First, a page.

Around three-quarters of recruiters use interviews and assessment centres to make their final hiring decisions. Don't be too alarmed - if you've made it this far then you've clearly got the skills and experiences the employer is looking for. Interviews and assessment centres are mostly about employers checking whether your attitudes and personality would be a good fit for them, so just be yourself and be confident.
One of the first mistakes students sometimes make is not going back over the information that got them through the door in the first place. So read and re-read your CV and application form. It doesn't look good if an employer has to remind you of what you said on your CV - at worst, it can make you look like you were being generous with the truth. Researching your application answers should also arm you with several examples to use to show situations where you displayed certain characteristics that fit with the job description.
Rehearse the obvious questions
There's a fine line between rehearsing and learning answers off-by-heart so that you can only deliver them with the emotion of an android. Sites like www.best-interview-strategies.com will give you a head start on some of the most common interview questions and allow you to practice what you would say in response. Don't forget to prepare some questions yourself - you should take the opportunity to ask about the role too. Many recruiters say the best interviews are more like a conversation, rather than one side prompting the other for little bits of information.
When you are answering a question you should take a moment to make sure you've understood it, ask for clarification if necessary and plan your response. If you need to delay for time take a sip of water and then deliver your answer clearly and calmly using evidence to back up what you're saying. Avoid open statements like "I'm great at sales", instead explain your previous sales experience and quantify the successes you had in those roles (e.g. any awards you won, if you increased revenues, if you hit targets etc.).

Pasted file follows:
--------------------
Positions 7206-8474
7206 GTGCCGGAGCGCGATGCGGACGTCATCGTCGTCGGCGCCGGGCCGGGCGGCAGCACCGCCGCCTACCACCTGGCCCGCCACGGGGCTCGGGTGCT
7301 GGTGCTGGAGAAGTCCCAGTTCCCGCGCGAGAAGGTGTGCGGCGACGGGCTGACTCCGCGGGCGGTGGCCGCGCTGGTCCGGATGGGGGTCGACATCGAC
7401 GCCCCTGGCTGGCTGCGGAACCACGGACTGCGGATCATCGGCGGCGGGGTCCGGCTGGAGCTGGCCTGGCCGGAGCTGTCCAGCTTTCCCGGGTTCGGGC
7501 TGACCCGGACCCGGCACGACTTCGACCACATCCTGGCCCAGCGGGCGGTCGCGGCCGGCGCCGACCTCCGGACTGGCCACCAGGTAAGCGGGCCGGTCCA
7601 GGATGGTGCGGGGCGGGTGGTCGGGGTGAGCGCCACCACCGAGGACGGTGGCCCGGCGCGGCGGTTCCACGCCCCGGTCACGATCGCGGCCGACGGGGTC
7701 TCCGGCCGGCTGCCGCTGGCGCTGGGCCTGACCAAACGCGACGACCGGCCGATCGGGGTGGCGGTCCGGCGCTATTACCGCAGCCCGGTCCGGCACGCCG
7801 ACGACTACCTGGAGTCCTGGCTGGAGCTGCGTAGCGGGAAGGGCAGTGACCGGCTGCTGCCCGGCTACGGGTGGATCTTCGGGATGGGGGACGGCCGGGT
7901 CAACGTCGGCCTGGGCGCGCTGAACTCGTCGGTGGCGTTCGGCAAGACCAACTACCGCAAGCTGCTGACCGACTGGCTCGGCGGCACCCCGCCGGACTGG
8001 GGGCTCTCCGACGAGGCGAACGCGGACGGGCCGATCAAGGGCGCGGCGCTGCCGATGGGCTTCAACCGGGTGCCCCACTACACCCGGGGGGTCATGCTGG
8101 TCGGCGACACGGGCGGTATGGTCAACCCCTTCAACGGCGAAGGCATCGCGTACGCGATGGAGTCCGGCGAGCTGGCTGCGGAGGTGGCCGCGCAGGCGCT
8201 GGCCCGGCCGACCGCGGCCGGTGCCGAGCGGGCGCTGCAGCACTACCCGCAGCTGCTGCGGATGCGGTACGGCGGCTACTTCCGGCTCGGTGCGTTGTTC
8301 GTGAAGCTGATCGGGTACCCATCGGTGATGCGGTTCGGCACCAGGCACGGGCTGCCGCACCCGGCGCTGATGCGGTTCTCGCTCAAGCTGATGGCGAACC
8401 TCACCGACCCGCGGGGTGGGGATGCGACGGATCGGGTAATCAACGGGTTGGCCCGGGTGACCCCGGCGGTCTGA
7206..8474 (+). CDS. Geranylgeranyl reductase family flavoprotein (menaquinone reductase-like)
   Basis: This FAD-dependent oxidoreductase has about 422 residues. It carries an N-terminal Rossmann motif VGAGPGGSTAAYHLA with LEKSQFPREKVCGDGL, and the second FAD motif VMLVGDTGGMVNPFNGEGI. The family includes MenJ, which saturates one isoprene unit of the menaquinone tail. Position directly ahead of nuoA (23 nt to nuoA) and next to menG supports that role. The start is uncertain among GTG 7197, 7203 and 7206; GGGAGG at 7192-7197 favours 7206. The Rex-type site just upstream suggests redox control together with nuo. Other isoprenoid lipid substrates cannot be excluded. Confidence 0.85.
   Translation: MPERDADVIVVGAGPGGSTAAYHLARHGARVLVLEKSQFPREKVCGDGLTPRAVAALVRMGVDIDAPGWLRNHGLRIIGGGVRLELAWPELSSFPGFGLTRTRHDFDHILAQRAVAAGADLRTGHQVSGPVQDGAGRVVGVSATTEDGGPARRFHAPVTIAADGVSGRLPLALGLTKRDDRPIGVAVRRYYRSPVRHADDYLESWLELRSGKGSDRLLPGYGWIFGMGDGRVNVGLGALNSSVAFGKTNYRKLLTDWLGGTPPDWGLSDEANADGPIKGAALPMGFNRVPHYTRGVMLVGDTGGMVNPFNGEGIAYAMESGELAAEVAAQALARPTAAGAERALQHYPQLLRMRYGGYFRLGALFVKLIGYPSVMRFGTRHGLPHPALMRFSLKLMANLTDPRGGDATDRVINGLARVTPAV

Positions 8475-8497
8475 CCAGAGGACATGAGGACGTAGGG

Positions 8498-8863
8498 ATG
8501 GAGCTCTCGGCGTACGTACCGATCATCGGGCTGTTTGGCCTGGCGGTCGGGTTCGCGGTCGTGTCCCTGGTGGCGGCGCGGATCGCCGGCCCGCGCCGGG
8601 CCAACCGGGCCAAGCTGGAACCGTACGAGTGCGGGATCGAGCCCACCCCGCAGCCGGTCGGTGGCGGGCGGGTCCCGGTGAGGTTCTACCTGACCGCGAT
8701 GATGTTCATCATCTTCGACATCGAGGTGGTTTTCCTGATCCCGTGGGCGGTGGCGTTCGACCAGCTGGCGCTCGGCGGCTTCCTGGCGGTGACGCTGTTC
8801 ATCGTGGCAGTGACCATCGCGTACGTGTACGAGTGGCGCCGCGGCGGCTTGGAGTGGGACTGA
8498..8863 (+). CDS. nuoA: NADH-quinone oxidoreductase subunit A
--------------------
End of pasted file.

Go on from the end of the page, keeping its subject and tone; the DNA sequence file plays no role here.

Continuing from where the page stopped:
Assessment centres sound painful but often they're nothing more arduous than going to a company's headquarters and joining in a schedule of exercises and tests. Get familiar with what to expect from the different exercises and you'll already have a head start on the other candidates.
There is no secret to doing well at assessment centres. Through your application form and any previous interviews, you've already proven that you have the necessary skills to do the job, now the company just wants to see what your personality is like and how it would fit in with the firm. It's impossible to second-guess whether they might want an outgoing type or someone who is more thoughtful - chances are that there are places for both.
Things to know before you turn up
Recent news stories about the company
The company's share price and its recent performance
The particular competencies that the company look for in its staff
See the recruitment pages of the company's website
The format of the day, including who will be interviewing you
Careers services and friends who have already done an assessment centre at the firm will be able to help with information on potential themes and questions that may arise
Some questions about the company
Asking sensible questions can make you seem interested and informed. But beware of creating the opposite impression by asking the obvious or, worse, things that have already been answered during the day.
Ways to ensure you make a good first impression
Wear smart clothes that are comfortable and appropriate
When you meet people, smile, look enthusiastic and remember their name
Take a clean handkerchief in your pocket so you can dry your hands before greeting an interviewer
Sit up straight and don't fidget with your hands or any papers (like your CV or application form) that you've brought with you
Make eye contact with the interviewer when they're talking to you and address your response to them, but make sure to look at the other people in the room as well
How to survive the assessment centre
When you get there, find a student you reckon you will get on with and get chatting. Nobody will know anyone else so everyone should be friendly; it is always better to have a mate in this sort of thing.
Be nice to everyone, smile and laugh (not insanely).
You may be nervous, but keep eating and drinking as it is a very long day and you want to keep the energy up.
Do things in moderation: don't dominate interviews, group exercises and conversations, but don't be too shy either; don't scoff all the food, or drink too much coke. and, if you get offered alcohol, by all means have a drink but, whatever you do, don't get hammered, even if it is free.
Be positive, listen to everyone and consider all points of view. Give constructive feedback (never criticise), enjoy the exercises and, most importantly, relax and be yourself.